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The Apprenticeship System in Canada: Trends and Issues

  • Andrew Sharpe

    ()

  • James Gibson

This report provides an overview of the trends and issues related to the apprenticeship system in Canada. It first discusses theoretical perspectives on apprenticeship, then reviews the institutional features of apprenticeship systems in Canada and in other countries. The report concludes that the market for apprenticeship is principally constrained by employer demand rather than by the supply of potential apprentices. Consequently, it proposes reforms based on three main principles: apprenticeship programs should focus on improving the quality rather than the quantity of potential apprentices; financial incentives should be primarily directed towards firms; and strong apprenticeship sectoral committees are important in improving apprenticeship training and helping employers make investments in apprentices.

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File URL: http://www.csls.ca/reports/csls2005-04.pdf
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Paper provided by Centre for the Study of Living Standards in its series CSLS Research Reports with number 2005-04.

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Date of creation: Apr 2005
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Handle: RePEc:sls:resrep:0504
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  1. Acemoglu, Daron & Pischke, Jörn-Steffen, 1996. "Why do Firms Train? Theory and Evidence," CEPR Discussion Papers 1460, C.E.P.R. Discussion Papers.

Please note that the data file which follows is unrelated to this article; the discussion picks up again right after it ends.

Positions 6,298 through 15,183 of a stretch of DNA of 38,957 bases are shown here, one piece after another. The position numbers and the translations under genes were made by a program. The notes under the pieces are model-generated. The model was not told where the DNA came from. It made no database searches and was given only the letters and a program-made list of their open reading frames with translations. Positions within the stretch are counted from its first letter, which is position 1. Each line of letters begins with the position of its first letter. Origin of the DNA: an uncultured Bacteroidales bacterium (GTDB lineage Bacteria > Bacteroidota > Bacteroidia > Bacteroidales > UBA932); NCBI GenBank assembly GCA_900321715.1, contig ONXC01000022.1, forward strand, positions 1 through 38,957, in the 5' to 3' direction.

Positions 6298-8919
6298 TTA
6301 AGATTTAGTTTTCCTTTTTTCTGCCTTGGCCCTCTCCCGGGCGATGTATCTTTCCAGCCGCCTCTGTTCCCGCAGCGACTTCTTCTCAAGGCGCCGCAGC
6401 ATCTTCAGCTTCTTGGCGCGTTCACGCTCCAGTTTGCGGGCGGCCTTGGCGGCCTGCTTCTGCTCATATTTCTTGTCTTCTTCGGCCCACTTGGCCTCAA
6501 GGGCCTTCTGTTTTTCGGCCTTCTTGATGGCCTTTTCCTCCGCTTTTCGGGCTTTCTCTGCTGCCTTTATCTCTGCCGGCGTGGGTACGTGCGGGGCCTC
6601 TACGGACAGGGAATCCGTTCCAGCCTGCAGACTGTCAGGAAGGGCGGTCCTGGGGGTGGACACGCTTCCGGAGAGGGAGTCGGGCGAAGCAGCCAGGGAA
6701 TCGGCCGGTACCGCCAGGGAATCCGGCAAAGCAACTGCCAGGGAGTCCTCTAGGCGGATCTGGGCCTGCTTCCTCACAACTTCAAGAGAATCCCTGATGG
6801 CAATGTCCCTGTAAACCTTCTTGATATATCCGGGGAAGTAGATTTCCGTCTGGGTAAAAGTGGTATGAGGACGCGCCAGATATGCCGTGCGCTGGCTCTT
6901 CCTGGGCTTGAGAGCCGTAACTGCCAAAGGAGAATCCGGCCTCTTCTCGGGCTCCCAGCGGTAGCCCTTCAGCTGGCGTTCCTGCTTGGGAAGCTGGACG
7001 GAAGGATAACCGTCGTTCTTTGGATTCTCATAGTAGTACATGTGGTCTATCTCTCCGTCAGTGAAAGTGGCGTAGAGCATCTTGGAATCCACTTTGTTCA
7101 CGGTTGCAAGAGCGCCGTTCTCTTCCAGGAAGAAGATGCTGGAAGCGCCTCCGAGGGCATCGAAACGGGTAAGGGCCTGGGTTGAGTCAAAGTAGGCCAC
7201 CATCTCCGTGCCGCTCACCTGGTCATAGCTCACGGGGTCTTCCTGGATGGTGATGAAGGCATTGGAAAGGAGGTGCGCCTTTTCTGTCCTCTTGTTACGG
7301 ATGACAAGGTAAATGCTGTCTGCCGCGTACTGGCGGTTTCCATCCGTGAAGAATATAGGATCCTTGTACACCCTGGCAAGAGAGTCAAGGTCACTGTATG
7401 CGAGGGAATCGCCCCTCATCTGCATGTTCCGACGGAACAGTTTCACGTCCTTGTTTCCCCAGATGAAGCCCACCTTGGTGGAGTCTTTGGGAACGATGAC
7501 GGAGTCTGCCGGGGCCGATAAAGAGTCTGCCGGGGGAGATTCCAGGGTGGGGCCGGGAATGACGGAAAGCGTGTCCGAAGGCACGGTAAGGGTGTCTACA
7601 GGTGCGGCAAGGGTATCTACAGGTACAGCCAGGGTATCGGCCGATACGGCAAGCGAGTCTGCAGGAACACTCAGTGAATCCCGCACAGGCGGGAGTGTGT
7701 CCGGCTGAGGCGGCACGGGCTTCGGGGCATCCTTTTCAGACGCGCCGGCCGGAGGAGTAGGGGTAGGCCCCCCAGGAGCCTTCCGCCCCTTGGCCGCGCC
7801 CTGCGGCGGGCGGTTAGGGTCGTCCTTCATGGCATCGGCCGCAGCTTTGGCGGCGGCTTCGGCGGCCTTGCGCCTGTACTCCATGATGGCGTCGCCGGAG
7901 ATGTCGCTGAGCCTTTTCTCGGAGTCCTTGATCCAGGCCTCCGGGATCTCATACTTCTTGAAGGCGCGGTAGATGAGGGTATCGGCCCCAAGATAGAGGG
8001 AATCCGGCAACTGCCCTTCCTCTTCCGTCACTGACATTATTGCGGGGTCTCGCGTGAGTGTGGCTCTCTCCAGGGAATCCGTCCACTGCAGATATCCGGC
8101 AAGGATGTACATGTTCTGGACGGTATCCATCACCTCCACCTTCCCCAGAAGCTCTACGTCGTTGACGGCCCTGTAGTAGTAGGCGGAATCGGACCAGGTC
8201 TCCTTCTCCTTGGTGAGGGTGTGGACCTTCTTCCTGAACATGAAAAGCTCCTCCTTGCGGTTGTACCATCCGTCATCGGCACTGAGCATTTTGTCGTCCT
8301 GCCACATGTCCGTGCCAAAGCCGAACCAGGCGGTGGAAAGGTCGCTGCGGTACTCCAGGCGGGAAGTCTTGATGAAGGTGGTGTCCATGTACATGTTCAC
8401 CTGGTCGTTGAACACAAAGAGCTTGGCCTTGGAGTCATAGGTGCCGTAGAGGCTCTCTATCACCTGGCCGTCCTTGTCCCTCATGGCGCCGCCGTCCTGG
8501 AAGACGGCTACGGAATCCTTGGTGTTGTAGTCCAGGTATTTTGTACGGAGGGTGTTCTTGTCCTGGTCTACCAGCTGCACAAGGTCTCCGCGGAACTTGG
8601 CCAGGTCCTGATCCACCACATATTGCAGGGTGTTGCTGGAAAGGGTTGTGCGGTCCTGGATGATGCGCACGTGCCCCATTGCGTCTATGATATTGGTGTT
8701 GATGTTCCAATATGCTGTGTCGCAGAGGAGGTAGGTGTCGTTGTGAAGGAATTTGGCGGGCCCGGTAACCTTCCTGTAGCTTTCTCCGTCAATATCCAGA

2. Hilary Steedman, 2001. "Benchmarking apprenticeship: UK and continental Europe compared," LSE Research Online Documents on Economics 20098, London School of Economics and Political Science, LSE Library.
  3. Harhoff, Dietmar & Kane, Thomas J., 1995. "Is the German apprenticeship system a panacea for the US labour market?," ZEW Discussion Papers 95-19, ZEW - Zentrum für Europäische Wirtschaftsforschung / Center for European Economic Research.
  4. James M. Malcomson & James W. Maw & Barry McCormick, 2002. "General Training by Firms, Apprentice Contracts, and Public Policy," CESifo Working Paper Series 696, CESifo Group Munich.
  5. Daron Acemoglu & Joern-Steffen Pischke, 1998. "Beyond Becker: Training in Imperfect Labor Markets," Working papers 98-12, Massachusetts Institute of Technology (MIT), Department of Economics.
  6. Redding, Stephen, 1996. "The Low-Skill, Low-Quality Trap: Strategic Complementarities between Human Capital and R&D," Economic Journal, Royal Economic Society, vol. 106(435), pages 458-70, March.
  7. Euwals, Rob & Winkelmann, Rainer, 2001. "Why do Firms Train? Empirical Evidence on the First Labour Market Outcomes of Graduate Apprentices," CEPR Discussion Papers 2880, C.E.P.R. Discussion Papers.
  8. Booth, Alison L & Satchell, Stephen E, 1994. "Apprenticeships and Job Tenure," Oxford Economic Papers, Oxford University Press, vol. 46(4), pages 676-95, October.